BLOG SOUP - I was going to write a contemptuous screed about Tom Friedman's Grand Bargain column but just couldn't summon the energy.
But Dean Baker did. It's all good, but this excerpt is a doozy:
Our choice today is not 'austerity' versus 'no austerity.' That is a straw man argument offered by both extremes. It’s about whether we phase in — in the least painful way possible — a long-term plan that balances our need to protect the most vulnerable in this generation while funding the most opportunities for the next generation, and still creating growth. We can’t protect both generations in full anymore, but we must not sacrifice one for the other — favoring nursing homes over nursery schools — and that’s what we’re on track to do."
You have to love the line: "We can’t protect both generations in full anymore."
Somehow Friedman missed the fact that the problem we are facing is a lack of demand. We need people to spend more not less. How does austerity reduce unemployment and get the economy back to full employment? It hasn't worked in Ireland, Greece, Spain, the United Kingdom or anywhere else that can be identified. How on earth does the fact that we now face a huge gap in demand mean that we are less well-situated to "protect both generations." (Of course he doesn't say anything about income distribution.)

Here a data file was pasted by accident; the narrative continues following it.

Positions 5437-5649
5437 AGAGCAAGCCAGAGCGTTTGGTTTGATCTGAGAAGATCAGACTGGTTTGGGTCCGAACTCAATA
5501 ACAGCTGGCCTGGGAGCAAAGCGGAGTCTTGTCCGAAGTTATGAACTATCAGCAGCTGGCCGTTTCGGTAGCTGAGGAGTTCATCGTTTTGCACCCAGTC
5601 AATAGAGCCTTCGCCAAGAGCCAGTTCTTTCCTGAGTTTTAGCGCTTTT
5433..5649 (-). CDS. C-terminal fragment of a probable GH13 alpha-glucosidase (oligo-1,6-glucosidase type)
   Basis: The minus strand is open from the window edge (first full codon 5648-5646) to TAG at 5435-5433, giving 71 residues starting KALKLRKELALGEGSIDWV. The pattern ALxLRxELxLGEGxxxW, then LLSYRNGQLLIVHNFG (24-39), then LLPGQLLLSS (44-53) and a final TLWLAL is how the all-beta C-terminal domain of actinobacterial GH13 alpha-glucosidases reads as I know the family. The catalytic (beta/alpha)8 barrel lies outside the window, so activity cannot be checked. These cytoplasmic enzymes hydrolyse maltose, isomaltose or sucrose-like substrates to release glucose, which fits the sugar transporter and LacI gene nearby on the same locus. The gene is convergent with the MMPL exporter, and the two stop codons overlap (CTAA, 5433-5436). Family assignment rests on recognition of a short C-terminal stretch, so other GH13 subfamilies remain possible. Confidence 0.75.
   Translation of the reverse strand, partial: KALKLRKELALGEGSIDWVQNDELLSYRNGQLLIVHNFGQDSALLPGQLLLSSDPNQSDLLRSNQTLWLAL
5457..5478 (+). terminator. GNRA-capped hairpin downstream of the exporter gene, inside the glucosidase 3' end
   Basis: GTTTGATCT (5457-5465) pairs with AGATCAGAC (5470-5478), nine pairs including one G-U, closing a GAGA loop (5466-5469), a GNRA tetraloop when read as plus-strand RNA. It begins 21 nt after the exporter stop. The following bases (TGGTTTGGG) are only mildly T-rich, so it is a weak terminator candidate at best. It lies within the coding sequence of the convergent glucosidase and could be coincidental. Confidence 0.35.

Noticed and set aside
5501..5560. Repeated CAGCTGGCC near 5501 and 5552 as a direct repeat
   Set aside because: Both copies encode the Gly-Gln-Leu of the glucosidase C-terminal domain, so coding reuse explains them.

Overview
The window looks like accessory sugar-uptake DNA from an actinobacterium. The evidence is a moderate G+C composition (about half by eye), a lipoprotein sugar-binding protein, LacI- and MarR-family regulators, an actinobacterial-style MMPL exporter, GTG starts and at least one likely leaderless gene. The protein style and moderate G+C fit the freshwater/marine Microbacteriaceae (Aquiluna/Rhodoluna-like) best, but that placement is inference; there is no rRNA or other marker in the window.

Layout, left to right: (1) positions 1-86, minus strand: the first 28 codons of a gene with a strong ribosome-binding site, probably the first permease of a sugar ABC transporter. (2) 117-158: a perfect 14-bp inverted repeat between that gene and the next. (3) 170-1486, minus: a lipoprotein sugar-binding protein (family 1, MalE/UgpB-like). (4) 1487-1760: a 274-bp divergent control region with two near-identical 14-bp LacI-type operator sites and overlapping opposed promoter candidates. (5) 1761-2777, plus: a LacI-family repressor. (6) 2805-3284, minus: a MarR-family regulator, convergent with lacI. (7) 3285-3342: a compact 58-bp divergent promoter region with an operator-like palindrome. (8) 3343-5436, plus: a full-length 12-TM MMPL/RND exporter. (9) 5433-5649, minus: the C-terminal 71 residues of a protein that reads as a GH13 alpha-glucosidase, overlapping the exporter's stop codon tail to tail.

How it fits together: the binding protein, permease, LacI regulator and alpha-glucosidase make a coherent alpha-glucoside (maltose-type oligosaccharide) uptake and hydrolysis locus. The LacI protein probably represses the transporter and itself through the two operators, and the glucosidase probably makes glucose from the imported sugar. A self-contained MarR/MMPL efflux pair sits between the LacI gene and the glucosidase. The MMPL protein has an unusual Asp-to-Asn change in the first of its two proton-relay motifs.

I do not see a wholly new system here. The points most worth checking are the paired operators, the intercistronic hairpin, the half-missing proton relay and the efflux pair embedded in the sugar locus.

Again, if Friedman could be taught some intro economics it would be hugely helpful here. Suppose Friedman gets his wish for a grand bargain and everyone working today knew that they would be seeing sharply lower Social Security and Medicare benefits in the future. All of those consumers who Friedman thinks are paralyzed by uncertainty will suddenly realize that they can be certain that they will need more money to support themselves in retirement because the Thomas Friedmans of the world have taken away their Social Security and Medicare.
Insofar as possible, these people would drastically increase their savings. That means cutting back their consumption. Now that should lead to a rip-roaring recovery.
Okay, now for the teaching part of this post. We know that Thomas Friedman gets most of the information for his columns from cab drivers. Print out copies of the graphs here on the investment share of GDP and consumption as a share of disposable income. Next time you have to take a taxi be sure to share them with the driver. If enough people do this, at some point Friedman will come into contact with a cab driver who can show him the graphs. Then he may learn a little economics and we would no longer have to see painfully wrongheaded columns on the economy in the Sunday NYT.
Also keep in mind that Tom Friedman is not just another ink stained wretch at the NY Times. He made his billions the hard way: he married it. Heirs to protect ...
(Digby is the pseudonym of progressive political blogger Heather Parton from Santa Monica, California who founded the blog Hullabaloo … where this commentary first appeared.)
Vol 11 Issue 15
Pub: Feb 15, 2013